Tizen vs Firefox OS vs Ubuntu: Battle for Fourth Place

tizen

The mobile market is quickly becoming very crowded. We already have iOS and Androd leading the pack, with Blackberry and Windows Phone (and even Windows 8 to some extent) duking it out for that precious “third place” position. Is there room for more contenders?

Like it or not, they are coming. While many alternative operating systems have existed for a long time now – like Symbian and Aliyun – many of these alternatives are only popular in the developing world and really don’t generate much excitement or hype, even if Symbian was pretty big during its height.

Ubuntu, Firefox OS and Tizen on the other hand are all receiving quite a bit of attention. So where do they sit so far?

Firefox OS

Firefox OS – Initial Impressions

At MWC 2013, Firefox OS in particular has seen quite a bit of love headed its way with the general consensus being that its current hardware isn’t exactly great, it has some bugs but underneath these problems is tons of potential.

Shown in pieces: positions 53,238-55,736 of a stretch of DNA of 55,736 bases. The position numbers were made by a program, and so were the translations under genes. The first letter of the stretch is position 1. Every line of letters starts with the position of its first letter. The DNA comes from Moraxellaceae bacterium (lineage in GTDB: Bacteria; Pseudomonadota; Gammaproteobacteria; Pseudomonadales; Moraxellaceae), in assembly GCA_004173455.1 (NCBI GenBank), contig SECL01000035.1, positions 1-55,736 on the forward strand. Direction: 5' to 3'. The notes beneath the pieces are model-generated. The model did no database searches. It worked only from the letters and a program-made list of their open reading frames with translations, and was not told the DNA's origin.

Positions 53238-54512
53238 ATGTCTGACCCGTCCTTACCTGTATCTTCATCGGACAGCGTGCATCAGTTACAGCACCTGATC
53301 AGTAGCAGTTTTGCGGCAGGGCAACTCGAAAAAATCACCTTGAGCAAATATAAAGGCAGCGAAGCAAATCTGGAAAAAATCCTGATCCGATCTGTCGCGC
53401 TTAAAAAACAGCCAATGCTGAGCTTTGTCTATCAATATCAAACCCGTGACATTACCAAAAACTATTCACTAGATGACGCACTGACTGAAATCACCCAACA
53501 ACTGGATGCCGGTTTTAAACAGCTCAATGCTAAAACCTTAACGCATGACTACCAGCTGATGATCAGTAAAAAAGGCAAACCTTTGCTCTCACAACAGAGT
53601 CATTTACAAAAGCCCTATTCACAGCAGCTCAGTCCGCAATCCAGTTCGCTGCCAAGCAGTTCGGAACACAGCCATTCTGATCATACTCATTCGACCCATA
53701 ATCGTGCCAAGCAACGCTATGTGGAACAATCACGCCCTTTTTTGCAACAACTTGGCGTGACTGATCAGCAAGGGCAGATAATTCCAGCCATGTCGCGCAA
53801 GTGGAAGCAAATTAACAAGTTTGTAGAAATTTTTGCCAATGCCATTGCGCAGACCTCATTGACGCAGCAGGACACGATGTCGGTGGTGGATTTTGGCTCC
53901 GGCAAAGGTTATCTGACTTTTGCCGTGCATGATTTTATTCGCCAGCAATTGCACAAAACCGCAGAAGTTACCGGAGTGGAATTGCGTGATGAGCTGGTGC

The idea of an OS that is all about open web standards isn’t exactly new, and Firefox’s implementation is somewhat like a cross between Web OS and Chrome OS in that regard. It has apps and all of these apps can be locally stored and used offline, but they can also be used directly from the net if you don’t want to install the directly for whatever reason.

Who supports them?

Lot’s of folks are interested, actually. To name a few vendors, we have Alcatel, LG, ZTE, Sony and Huawei. Carriers include Deutsche Telekom, Telefonica and likely others that have yet to come forward officially.

Who is the target audience?

At launch, it will be the developing world. The current handsets we’ve seen are very basic with single-core processors and 256MB of RAM. That said, the company also plans to bring its OS to lower-end and even eventually mid-range markets in North America, Europe and elsewhere down the road, likely through carriers like Sony.